One dose therapy for some breast cancer patients
25th July 2014 – A new one-shot radiotherapy treatment for breast cancer patients has been provisionally recommended for use by the NHS in England.
Intraoperative radiotherapy (IORT) using the Intrabeam Radiotherapy System, is administered from inside the patient once a tumour has been removed in surgery, destroying the remaining cancer cells and the need for later hospital visits.
Regular radiotherapy, or external beam radiotherapy, typically requires numerous doses over a 3 week period – although some people may receive it for longer - and is performed weeks or months after surgery or chemotherapy.
Questions over effectiveness
However, the National Institute for Health and Care Excellence (NICE) says some doubts remain about the effectiveness of intraoperative radiotherapy compared with conventional radiotherapy and patients should be made aware in advance of the pros and cons of both treatments.
Professor Carole Longson, director of health technology evaluation at NICE, says in a statement: "The Appraisal Committee concluded that whilst current evidence was not extensive, this type of radiotherapy was more convenient for patients and can improve a person’s quality of life."
The new treatment is only suitable for patients who have been diagnosed when their cancer is at an early stage.
Just over 41,500 women and 300 men in England are diagnosed with breast cancer every year, and figures suggest that about 86% of them – 35,970 people each year – will potentially have early breast cancer.
The Appraisal Committee says there is insufficient evidence to conclusively say that intraoperative radiotherapy is as effective as conventional radiotherapy at preventing breast cancer returning, and is planning a clinical audit of the results.
So far limited tests have suggested that recurrence rates with the new treatment are not out of line with those using conventional radiotherapy.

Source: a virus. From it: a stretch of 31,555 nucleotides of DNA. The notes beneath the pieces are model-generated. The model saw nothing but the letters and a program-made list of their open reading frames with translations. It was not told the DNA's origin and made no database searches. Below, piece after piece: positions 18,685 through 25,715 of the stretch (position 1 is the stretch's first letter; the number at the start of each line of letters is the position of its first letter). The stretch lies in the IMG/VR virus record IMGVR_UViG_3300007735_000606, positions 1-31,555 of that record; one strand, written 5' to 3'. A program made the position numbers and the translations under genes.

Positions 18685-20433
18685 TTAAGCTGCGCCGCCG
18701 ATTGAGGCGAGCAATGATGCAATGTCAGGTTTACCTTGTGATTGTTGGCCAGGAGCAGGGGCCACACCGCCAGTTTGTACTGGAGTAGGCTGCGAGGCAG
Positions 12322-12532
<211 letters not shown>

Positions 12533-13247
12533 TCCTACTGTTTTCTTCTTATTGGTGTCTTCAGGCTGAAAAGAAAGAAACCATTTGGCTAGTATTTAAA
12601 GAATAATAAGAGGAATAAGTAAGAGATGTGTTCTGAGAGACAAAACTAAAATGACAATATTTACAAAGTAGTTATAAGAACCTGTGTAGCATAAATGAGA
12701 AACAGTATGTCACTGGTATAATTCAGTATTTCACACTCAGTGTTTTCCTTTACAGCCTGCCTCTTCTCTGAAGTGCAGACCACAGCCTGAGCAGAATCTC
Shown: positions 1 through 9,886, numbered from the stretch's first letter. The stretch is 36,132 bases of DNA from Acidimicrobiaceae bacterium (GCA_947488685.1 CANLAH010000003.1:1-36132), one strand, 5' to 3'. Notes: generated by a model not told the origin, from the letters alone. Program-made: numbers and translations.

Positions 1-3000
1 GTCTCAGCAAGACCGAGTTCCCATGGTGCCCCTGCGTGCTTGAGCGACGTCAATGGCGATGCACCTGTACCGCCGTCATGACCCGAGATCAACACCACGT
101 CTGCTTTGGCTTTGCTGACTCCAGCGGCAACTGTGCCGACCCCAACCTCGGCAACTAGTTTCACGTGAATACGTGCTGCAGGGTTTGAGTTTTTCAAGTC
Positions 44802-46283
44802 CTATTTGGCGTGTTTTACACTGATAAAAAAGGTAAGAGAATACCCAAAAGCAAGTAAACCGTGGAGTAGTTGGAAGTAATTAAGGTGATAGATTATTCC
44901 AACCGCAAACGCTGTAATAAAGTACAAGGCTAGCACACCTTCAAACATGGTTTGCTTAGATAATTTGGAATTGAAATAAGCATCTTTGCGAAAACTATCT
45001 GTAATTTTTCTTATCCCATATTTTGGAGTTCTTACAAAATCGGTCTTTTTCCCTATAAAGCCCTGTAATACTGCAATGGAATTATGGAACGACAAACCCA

The Committee also acknowledges that for some people, the benefits of avoiding the need for post-surgical radiotherapy will outweigh the consideration that much less is known about the long-term outcomes of intraoperative radiotherapy treatment compared with conventional radiotherapy.
"It’s still a new treatment," says Professor Longson. "So far, only 6 centres in the UK have used the Intrabeam Radiotherapy System to treat early breast cancer.
"Because it is still relatively new it is only right to recommend its use in a carefully controlled way. This will ensure patients are fully aware of the risks and benefits before choosing which treatment to have and allow doctors to gather more information about the treatment."
'Great news': Cancer charity
Commenting on the draft guidance in a statement, Sally Greenbrook, senior policy officer at Breakthrough Breast Cancer, says: "This is great news for early breast cancer patients due for breast conserving operations. Intrabeam is unique in that it is given during surgery, avoiding the need for weeks of follow-up appointments and, for many women, this is all the treatment they need.
"As this is a new technology, patients will need to be made aware of the pros and cons before going ahead. However, this technique can greatly reduce the disruption, stress and inconvenience of what for some people can be over 15 additional trips to and from hospital, as well as saving the NHS money and time.
"Whilst this is just an initial decision from NICE, which we will be responding to, we look forward to their final decision which we very much hope will remain positive."
NICE is expected to publish final guidance in November 2014. Until then, local NHS bodies are expected to make their own funding decisions for new treatments.